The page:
Author Topic: Nikolay Miaskovsky (1881-1950)  (Read 118434 times)

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Offline vandermolen

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Re: Nikolay Miaskovsky (1881-1950)
« Reply #640 on: February 10, 2021, 05:50:49 AM »
https://en.sgaf.ru/vkz

Here are some more details about the (free) live-streamed concert next month. I hope to at least be able to tune in for the one featuring the SQ No.13, 'The Kremlin at Night' and Symphony No.17.
"Courage is going from failure to failure without losing enthusiasm" (Churchill).

'The test of a work of art is, in the end, our affection for it, not our ability to explain why it is good' (Stanley Kubrick).

Offline vandermolen

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Re: Nikolay Miaskovsky (1881-1950)
« Reply #641 on: April 02, 2021, 02:32:16 PM »
I fear that this will go offline soon. It is one of the recent concerts. This one featured the wonderful String Quartet No.13, the cantata 'The Kremlin at Night' and Symphony No.17. For those who don't know it 'The Kremlin at Night' is a must here (from about 1 hour and 8 minutes into the concert):
https://sgaf.ru/afisha/28089
"Courage is going from failure to failure without losing enthusiasm" (Churchill).

'The test of a work of art is, in the end, our affection for it, not our ability to explain why it is good' (Stanley Kubrick).

Offline Maestro267

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Re: Nikolay Miaskovsky (1881-1950)
« Reply #642 on: April 04, 2021, 02:34:59 AM »
Idk why I'm feeling the need to post about this, but I didn't really realize until now that Symphony No. 16 has two slow movements in the middle. I'd say the 3rd is the "proper" slow movement, with the weight that that implies. But the 2nd movement is far from a scherzo or any conventional dance movement. It might be considered an intermezzo as it's rather light in mood.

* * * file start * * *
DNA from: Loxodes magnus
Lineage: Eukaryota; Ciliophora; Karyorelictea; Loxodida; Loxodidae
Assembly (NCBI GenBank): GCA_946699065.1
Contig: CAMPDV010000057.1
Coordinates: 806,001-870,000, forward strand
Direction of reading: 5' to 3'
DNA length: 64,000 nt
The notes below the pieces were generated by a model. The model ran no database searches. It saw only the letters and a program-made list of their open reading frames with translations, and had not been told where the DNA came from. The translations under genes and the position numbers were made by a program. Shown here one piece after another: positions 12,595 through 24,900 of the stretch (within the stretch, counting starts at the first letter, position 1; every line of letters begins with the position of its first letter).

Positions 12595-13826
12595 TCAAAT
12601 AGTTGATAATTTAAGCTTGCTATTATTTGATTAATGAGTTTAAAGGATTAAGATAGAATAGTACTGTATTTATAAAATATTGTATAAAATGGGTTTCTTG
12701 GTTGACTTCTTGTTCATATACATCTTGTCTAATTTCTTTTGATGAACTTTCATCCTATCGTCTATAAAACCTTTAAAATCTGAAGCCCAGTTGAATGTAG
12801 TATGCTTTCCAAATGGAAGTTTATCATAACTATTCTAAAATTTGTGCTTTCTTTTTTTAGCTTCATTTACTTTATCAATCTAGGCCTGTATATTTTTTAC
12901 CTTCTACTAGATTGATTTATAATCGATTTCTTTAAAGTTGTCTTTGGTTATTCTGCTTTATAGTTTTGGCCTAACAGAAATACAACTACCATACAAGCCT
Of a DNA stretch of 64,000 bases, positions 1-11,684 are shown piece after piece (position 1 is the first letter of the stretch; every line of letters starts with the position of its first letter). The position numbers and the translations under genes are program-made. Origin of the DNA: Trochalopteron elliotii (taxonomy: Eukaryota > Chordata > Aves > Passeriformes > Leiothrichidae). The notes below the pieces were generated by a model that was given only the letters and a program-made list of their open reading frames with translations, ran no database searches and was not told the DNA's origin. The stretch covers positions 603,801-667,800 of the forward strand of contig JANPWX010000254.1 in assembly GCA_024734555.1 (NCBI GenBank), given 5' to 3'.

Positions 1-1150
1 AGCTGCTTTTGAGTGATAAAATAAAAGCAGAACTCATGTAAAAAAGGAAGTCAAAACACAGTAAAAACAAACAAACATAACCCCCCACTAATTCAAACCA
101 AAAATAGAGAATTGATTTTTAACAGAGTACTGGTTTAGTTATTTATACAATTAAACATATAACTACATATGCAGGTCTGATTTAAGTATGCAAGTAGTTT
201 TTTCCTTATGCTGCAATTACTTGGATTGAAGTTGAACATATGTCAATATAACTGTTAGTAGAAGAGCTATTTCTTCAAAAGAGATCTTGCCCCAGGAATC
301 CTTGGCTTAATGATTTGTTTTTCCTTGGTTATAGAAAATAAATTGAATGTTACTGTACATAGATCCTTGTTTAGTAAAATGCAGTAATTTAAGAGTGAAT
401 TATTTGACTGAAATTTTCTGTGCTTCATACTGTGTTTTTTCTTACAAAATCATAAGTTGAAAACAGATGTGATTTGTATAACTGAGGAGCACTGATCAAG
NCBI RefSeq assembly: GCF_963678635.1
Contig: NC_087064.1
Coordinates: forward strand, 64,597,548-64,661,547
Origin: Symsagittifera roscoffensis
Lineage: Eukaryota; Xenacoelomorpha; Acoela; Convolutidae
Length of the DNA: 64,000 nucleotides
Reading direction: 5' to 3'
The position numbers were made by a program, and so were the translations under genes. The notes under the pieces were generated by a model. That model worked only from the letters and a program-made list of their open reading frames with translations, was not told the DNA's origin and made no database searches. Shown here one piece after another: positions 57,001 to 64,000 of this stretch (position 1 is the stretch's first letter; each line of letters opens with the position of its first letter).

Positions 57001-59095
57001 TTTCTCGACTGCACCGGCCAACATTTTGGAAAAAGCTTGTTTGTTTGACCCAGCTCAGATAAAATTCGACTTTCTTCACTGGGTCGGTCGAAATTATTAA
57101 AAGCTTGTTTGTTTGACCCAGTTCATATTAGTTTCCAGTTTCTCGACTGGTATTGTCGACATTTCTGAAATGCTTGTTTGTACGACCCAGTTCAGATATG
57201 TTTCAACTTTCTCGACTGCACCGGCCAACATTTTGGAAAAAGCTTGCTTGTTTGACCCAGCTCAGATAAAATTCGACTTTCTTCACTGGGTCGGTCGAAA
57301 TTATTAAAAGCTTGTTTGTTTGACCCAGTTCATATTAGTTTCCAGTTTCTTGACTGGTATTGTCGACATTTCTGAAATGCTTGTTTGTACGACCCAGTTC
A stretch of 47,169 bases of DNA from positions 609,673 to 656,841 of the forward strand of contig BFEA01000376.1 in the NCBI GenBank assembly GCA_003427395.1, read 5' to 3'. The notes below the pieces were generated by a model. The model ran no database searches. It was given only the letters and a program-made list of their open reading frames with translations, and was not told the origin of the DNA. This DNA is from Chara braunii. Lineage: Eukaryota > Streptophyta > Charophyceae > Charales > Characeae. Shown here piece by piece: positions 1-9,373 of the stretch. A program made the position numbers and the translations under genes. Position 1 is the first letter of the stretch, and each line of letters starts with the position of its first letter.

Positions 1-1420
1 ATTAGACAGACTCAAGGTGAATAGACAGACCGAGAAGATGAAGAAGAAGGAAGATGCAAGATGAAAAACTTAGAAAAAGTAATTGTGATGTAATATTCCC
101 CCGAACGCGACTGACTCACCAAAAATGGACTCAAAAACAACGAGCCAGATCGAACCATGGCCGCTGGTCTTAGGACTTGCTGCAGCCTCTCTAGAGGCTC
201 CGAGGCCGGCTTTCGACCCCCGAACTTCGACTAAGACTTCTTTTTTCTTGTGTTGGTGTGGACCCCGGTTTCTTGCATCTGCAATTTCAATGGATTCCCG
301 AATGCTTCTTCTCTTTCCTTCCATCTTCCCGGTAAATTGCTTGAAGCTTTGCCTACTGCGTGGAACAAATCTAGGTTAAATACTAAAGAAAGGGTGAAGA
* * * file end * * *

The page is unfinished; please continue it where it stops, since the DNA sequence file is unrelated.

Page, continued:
Offline vandermolen

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Re: Nikolay Miaskovsky (1881-1950)
« Reply #643 on: April 05, 2021, 12:56:12 PM »
Idk why I'm feeling the need to post about this, but I didn't really realize until now that Symphony No. 16 has two slow movements in the middle. I'd say the 3rd is the "proper" slow movement, with the weight that that implies. But the 2nd movement is far from a scherzo or any conventional dance movement. It might be considered an intermezzo as it's rather light in mood.
Yes, I listened to it today (Konstantin Ivanov's 1950 recording). I agree that the second movement has more of an 'intermezzo' feel to it and that the main emotional weight is carried in the funeral march (for the victims of an aircraft disaster) of the third movement. I think that it is one of the finest of Miaskovsky's slow movements (No.8 has another fine example). Ivanov takes the movement much faster than Svetlanov but it conveys just as much depth of feeling:
« Last Edit: April 05, 2021, 01:00:33 PM by vandermolen »
"Courage is going from failure to failure without losing enthusiasm" (Churchill).

'The test of a work of art is, in the end, our affection for it, not our ability to explain why it is good' (Stanley Kubrick).